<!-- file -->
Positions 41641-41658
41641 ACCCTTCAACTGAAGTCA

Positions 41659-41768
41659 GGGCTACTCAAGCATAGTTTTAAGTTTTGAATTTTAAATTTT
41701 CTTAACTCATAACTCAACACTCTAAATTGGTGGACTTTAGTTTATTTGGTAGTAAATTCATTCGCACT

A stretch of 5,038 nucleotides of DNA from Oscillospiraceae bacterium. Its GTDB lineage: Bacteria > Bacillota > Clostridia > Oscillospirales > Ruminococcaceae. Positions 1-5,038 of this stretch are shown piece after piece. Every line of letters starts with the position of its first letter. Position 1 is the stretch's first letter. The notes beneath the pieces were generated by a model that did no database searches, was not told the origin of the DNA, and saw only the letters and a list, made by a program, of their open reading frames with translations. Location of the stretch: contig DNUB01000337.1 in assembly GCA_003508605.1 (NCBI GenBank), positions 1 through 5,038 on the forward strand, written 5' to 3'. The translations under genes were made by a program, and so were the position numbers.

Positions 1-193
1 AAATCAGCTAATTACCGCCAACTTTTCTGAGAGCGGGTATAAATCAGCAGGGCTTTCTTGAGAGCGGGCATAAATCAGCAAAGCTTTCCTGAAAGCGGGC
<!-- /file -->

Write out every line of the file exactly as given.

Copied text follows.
Positions 41641-41658
41641 ACCCTTCAACTGAAGTCA

Positions 41659-41768
41659 GGGCTACTCAAGCATAGTTTTAAGTTTTGAATTTTAAATTTT
41701 CTTAACTCATAACTCAACACTCTAAATTGGTGGACTTTAGTTTATTTGGTAGTAAATTCATTCGCACT

A stretch of 5,038 nucleotides of DNA from Oscillospiraceae bacterium. Its GTDB lineage: Bacteria > Bacillota > Clostridia > Oscillospirales > Ruminococcaceae. Positions 1-5,038 of this stretch are shown piece after piece. Every line of letters starts with the position of its first letter. Position 1 is the stretch's first letter. The notes beneath the pieces were generated by a model that did no database searches, was not told the origin of the DNA, and saw only the letters and a list, made by a program, of their open reading frames with translations. Location of the stretch: contig DNUB01000337.1 in assembly GCA_003508605.1 (NCBI GenBank), positions 1 through 5,038 on the forward strand, written 5' to 3'. The translations under genes were made by a program, and so were the position numbers.

Positions 1-193
1 AAATCAGCTAATTACCGCCAACTTTTCTGAGAGCGGGTATAAATCAGCAGGGCTTTCTTGAGAGCGGGCATAAATCAGCAAAGCTTTCCTGAAAGCGGGC